The eagle-eared among you will have heard the Doctor whistling a jaunty tune as he went about his new duties as caretaker at Coal Hill School- the entirely appropriate Another Brick In The Wall Part 2. But what most Floydians probably didn't know is that even before the newest incarnation pursed his lips & blew, some past selves have expressed a liking for them!
Business Unusual reveals that the Sixth Doctor was a fan of their early work- The Piper At The Gates Of Dawn in particular getting his vote. Sticking with that same album for a second, The Slow Empire features the Eighth Doctor's companion Fitz Kreiner attempting to learn Interstellar Overdrive on the guitar.
He can't be that good though, as his fellow TARDIS traveller Anji Kapoor thinks he's having a bash at the theme to Steptoe & Son ( which was incidentally written by Ron Grainer, who did the same for Doctor Who). Another companion from around the same point in the Doctor's life- Samantha/Sam Jones- most definitely doesn't rate them, though. So says The Scarlet Empress.
A later post- Syd Barrett era Floyd record, Animals, forms the basis of the sum total of everything the Seventh Doctor's companion Chris Cwej knows about Battersea Power Station. He listened to it in his student days- the cover features an inflatable pig floating over the smoke-belching chimneys of the place. It becomes an important location in Anteus, from the Short Trips- 2040 anthology. In the far future it becomes the office of the President of London........
We can also filter One Of These Days from Meddle ( 1971) through the prism of Doctor Who using a little lateral thinking. See what you hear at around three minutes into the song...
During live performances the implied link between it & the Who theme has often been made more apparent...
Early Floyd performances would also include lights dubbed ' Daleks' owing to their resemblance to a certain race of robots from Skaro, & the handy bit of kit Nick Mason uses to speak the only vocal of One Of These Days (“One of these days I’m going to cut you into little pieces”) is a ring modulator- exactly the same as Peter Hawkins, David Graham, Nicholas Briggs & their ilk used to give the Daleks voice!
Dark Side Of The Moon ( 1973) has a part to play, too! Well, you can't expect any discussion of the Floyd to pass without mention of it can you? Ace is reminded of a lyric from its big finale, Brain Damage/Eclipse when the Great Old One Azathoth enters her mind in All-Consuming Fire- unsurprisingly the couplet in question is ' there's someone in my head, but its not me'. And no, there is no such thing as Dark Side Of The Moonbase! Though if you wish to try syncing the album with it as some have previously tried with The Wizard Of Oz ( or Dark Side Of The Rainbow as its known).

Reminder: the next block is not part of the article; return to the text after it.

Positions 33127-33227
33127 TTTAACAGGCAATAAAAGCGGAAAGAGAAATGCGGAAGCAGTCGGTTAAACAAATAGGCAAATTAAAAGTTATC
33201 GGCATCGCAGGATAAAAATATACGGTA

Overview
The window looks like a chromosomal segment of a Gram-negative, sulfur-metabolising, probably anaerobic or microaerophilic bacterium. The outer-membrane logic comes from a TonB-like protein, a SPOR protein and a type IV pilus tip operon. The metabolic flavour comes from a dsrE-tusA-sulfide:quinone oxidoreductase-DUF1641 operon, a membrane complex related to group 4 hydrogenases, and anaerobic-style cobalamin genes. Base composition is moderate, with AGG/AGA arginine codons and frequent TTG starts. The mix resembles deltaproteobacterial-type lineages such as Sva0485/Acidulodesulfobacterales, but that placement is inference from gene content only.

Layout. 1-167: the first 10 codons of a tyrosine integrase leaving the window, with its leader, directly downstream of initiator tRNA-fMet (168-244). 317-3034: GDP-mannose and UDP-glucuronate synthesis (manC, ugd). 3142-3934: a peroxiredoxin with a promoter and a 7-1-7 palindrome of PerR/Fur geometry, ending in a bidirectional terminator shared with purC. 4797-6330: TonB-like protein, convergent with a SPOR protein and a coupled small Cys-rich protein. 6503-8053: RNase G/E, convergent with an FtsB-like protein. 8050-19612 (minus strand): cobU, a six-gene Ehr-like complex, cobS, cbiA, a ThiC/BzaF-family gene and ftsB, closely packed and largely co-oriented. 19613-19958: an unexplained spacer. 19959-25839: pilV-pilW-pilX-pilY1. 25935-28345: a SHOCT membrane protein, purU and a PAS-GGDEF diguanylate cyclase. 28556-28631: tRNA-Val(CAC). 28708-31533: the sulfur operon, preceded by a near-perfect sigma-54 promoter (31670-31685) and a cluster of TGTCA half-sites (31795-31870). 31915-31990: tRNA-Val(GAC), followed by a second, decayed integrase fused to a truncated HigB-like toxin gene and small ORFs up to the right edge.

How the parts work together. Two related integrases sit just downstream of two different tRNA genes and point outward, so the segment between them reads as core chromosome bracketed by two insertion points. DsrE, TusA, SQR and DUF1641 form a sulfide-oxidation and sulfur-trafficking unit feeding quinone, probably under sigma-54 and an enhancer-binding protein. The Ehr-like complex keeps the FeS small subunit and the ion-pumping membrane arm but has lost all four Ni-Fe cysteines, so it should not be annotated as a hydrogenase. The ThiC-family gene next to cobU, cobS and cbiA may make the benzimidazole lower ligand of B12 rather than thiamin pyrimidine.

Its become quite an urban legend, though everyone connected with the making of the album dismisses any implied connection between the two as complete guff. Engineer Alan Parsons has said
"It was an American radio guy who pointed it out to me. It's such a non-starter, a complete load of eyewash. I tried it for the first time about two years ago. One of my fiancée's kids had a copy of the video, and I thought I had to see what it was all about. I was very disappointed. The only thing I noticed was that the line "balanced on the biggest wave" came up when Dorothy was kind of tightrope walking along a fence. One of the things any audio professional will tell you is that the scope for the drift between the video and the record is enormous; it could be anything up to twenty seconds by the time the record's finished. And anyway, if you play any record with the sound turned down on the TV, you will find things that work."See, no possibility at all of Dark Side Of The Moonbase. Drummer Nick Mason went on to tease that
"It's absolute nonsense. It has nothing to do with The Wizard of Oz. It was all based on ' The Sound Of Music'."Having said that, remember where the Daleks hid their ship in Victory Of The Daleks? That's right! Operations were directed from the dark side of the moon......
Now then, back to The Caretaker & the Twelfth Doctor's whistling. The centrepiece of 1979's The Wall is an apt choice- ' Hey, teacher! Leave them kids alone!' etc. It was producer Bob Ezrin's idea to use some actual kids ( the Islington Green School choir) on the song- as he told Guitar World,
"The most important thing I did for the song was to insist that it be more than just one verse and one chorus long, which it was when Roger wrote it. When we played it with the disco drumbeat I said: "Man, this is a hit! But it's one minute 20. We need two verses and two choruses." And they said, "Well you're not bloody getting them. We don't do singles, so fuck you." So I said, "Okay, fine", and they left. And because of our two [tape recorder] set up, while they weren't around we were able to copy the first verse and chorus, take one of the drum fills, put them in between and extend the chorus.No wonder the Doctor couldn't help but give it a go as he went about his janitorial business in his favourite little corner of Shoreditch- we can almost guarantee you just might find yourself following his lead!
Then the question is what do you do with the second verse, which is the same? And having been the guy who made Alice Cooper's School's Out I've got this thing about kids on record, and it is about kids after all. So while we were in America, we sent [recording engineer] Nick Griffiths to a school near the Floyd studios. I said, 'Give me 24 tracks of kids singing this thing. I want Cockney, I want posh, fill 'em up', and I put them on the song. I called Roger into the room, and when the kids came in on the second verse there was a total softening of his face, and you just knew that he knew it was going to be an important record."